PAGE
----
Regulators around the world have been taking steps this year to monitor stablecoin cryptocurrencies. The most recent international body that has taken an interest in regulating the crypto asset class is the Financial Stability Board (FSB).
According to a Monday letter from Chair Klaas Knot to G20 finance ministers and central bank governors, the Financial Stability Board (FSB) will finalize its guidance targets for the strengthening of stablecoin governance frameworks, redemption rights, and stabilization mechanisms.
Several current stablecoins, according to the work plan for 2023, would not comply with either the “high-level” recommendations the FSB will release by July of this year or with international standards.
Although it lacks enforcement authority, the FSB is a global institution that monitors and offers advice on the stability and strength of the global financial system. The G20 nations established the organization in 2009 to take over the position of the Financial Stability Forum following the 2008 financial crisis.
Stablecoins, on the other hand, are digital currencies whose value is tied to that of other assets, primarily the value of the US dollar, the euro, or any other liquid asset.
The FSB believes in tighter stablecoin regulation
According to the official document published Monday, the FSB believes tighter regulations are crucial to the crypto sector, considering the number of high-profile scandals that shook the industry last year, including but not limited to the collapse of the Terra-Luna ecosystem and the fall of FTX.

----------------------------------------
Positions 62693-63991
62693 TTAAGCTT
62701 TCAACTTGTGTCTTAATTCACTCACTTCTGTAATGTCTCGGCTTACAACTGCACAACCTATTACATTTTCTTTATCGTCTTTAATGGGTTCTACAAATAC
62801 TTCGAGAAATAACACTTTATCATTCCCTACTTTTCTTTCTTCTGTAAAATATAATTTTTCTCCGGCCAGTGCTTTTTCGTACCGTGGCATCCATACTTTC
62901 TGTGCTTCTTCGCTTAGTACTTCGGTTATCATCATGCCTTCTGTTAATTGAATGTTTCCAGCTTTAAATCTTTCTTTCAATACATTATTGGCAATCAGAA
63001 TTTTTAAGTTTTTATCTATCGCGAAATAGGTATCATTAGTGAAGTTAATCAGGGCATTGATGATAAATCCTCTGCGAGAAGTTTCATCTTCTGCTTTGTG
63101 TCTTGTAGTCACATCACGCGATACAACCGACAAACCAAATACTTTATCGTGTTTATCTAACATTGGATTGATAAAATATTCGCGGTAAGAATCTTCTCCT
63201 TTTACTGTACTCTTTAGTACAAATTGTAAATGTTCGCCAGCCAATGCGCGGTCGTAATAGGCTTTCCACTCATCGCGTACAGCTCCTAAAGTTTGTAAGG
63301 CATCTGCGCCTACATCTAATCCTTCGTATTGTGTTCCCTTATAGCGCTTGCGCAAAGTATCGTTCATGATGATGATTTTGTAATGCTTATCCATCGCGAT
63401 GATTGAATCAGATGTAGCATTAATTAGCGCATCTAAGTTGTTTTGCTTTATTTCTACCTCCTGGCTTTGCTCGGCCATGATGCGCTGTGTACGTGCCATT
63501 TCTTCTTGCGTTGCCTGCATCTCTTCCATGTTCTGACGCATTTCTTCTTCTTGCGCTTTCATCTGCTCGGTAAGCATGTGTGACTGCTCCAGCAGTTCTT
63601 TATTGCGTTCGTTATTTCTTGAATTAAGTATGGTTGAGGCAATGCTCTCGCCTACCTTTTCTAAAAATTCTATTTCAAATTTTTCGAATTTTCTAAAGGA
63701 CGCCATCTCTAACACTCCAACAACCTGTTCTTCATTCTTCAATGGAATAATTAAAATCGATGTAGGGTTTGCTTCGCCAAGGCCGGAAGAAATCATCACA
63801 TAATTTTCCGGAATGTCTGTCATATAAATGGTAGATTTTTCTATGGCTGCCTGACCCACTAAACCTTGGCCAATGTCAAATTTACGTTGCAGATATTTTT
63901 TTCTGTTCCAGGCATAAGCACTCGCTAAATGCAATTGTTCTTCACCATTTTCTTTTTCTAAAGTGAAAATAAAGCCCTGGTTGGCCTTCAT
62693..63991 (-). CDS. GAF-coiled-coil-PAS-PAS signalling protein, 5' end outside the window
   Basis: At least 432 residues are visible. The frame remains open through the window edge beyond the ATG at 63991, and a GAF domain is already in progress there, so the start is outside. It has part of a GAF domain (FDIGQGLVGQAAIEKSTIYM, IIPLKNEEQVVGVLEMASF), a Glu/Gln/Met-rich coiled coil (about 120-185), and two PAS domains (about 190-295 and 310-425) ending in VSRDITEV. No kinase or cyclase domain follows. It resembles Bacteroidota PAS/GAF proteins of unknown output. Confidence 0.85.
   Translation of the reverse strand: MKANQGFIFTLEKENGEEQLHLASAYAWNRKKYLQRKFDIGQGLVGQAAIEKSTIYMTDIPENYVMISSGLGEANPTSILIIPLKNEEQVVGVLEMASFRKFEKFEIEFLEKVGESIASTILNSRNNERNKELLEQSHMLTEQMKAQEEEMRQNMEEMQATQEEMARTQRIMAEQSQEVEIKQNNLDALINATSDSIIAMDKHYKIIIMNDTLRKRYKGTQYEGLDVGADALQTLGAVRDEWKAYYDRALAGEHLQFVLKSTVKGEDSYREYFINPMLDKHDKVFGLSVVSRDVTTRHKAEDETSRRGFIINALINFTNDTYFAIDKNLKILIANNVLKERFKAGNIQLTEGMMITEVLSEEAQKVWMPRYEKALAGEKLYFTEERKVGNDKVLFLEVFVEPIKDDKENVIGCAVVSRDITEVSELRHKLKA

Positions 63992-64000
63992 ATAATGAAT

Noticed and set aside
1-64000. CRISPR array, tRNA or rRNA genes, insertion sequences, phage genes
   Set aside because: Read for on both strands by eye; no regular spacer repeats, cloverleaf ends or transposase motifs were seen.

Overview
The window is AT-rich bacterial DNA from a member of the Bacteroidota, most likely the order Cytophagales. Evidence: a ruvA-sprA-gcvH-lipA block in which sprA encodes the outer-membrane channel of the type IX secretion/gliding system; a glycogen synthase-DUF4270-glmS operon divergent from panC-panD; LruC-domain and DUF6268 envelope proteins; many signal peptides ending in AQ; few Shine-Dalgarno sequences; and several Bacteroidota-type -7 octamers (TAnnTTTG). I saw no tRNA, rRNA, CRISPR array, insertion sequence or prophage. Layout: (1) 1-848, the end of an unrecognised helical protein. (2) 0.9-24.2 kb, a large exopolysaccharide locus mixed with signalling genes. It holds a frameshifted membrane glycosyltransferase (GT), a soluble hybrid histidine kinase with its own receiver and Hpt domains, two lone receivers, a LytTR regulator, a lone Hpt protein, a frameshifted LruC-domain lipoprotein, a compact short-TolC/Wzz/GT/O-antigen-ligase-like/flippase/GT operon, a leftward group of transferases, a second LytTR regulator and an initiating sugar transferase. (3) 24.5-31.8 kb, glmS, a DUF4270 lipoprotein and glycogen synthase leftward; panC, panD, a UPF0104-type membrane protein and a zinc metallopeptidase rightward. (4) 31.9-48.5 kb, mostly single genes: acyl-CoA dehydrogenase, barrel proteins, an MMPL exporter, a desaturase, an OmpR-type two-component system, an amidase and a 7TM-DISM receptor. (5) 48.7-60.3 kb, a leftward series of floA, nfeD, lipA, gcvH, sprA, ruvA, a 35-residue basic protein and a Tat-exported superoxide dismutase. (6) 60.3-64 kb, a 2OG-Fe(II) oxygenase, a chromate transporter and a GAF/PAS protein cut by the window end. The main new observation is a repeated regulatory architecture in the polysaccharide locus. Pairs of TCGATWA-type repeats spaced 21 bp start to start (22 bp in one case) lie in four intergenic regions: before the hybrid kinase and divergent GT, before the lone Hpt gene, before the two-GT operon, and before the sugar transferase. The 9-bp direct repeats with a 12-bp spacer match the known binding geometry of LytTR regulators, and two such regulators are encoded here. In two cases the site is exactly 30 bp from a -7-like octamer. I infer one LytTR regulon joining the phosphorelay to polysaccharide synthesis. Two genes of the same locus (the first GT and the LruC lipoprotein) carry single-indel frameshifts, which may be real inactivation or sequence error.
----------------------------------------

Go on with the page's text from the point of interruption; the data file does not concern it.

“The events of the past year, such as the collapse of FTX, have highlighted the intrinsic volatility and structural vulnerabilities of cryptoassets,” Klaas Knot stressed. “We have now seen first-hand that the failure of a key intermediary in the crypto-asset ecosystem can quickly transmit risks to other parts of that ecosystem.”
These recommendations, per the statement, seek to promote the comprehensiveness and international consistency of regulatory and supervisory approaches, recognizing that many crypto-asset activities and markets are currently not compliant with applicable regulations.
The Financial Stability Board is reportedly working with the sectoral standard-setting bodies and other of its members to complete the “critical work.”
Furthermore, the FSB aims to collaborate with the International Monetary Fund (IMF) to publish a report that will consolidate the results of policy discoveries on crypto assets.
After they finish the project, the FSB will coordinate cryptocurrency regulation under the guiding premise of “same activity, same risk, same regulation.”
Overall, regulating stablecoins and DEFI might appear like a step in the right direction toward building a more safe and reliable financial system. Yet, it is critical to approach with prudence and work closely with industry experts and stakeholders to ensure that the policy is effective and sustainable for the entire industry in the long run.